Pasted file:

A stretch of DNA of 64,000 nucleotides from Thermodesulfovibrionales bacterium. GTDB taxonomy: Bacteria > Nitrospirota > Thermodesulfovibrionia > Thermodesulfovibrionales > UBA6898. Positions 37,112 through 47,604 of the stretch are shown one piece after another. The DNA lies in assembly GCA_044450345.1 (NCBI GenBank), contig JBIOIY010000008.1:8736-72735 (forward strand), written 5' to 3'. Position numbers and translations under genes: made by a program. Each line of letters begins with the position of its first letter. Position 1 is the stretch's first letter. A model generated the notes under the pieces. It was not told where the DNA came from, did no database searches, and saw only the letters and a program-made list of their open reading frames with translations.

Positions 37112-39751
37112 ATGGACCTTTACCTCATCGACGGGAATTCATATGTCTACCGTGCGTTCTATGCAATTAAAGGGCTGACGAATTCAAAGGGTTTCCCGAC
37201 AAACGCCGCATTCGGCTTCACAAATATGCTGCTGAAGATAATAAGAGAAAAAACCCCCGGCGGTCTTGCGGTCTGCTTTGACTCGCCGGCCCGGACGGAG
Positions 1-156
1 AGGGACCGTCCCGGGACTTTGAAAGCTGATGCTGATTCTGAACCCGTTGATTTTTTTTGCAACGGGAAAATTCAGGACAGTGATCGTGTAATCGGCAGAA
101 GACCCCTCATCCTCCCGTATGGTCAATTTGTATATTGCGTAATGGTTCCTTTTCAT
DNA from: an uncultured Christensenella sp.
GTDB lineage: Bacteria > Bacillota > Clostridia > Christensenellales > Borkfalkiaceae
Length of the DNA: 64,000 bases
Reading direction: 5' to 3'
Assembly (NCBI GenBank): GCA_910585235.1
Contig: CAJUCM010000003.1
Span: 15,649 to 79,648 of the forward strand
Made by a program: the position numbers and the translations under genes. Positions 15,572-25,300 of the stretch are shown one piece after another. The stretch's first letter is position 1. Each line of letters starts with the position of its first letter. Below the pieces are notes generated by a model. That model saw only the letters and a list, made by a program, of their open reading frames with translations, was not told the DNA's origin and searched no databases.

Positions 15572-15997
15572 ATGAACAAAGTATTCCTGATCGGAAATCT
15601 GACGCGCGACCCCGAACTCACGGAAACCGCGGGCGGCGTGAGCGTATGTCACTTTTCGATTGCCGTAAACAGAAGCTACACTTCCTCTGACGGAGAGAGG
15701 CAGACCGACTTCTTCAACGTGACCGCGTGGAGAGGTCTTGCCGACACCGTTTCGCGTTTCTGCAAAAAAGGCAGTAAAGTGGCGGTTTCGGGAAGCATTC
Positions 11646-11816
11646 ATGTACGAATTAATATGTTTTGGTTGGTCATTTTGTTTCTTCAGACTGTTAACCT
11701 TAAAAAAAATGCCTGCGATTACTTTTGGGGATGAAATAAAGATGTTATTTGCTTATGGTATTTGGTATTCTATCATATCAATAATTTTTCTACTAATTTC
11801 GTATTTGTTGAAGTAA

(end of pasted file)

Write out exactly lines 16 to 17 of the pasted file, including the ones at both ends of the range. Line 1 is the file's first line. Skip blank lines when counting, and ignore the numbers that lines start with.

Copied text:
Positions 15572-15997
15572 ATGAACAAAGTATTCCTGATCGGAAATCT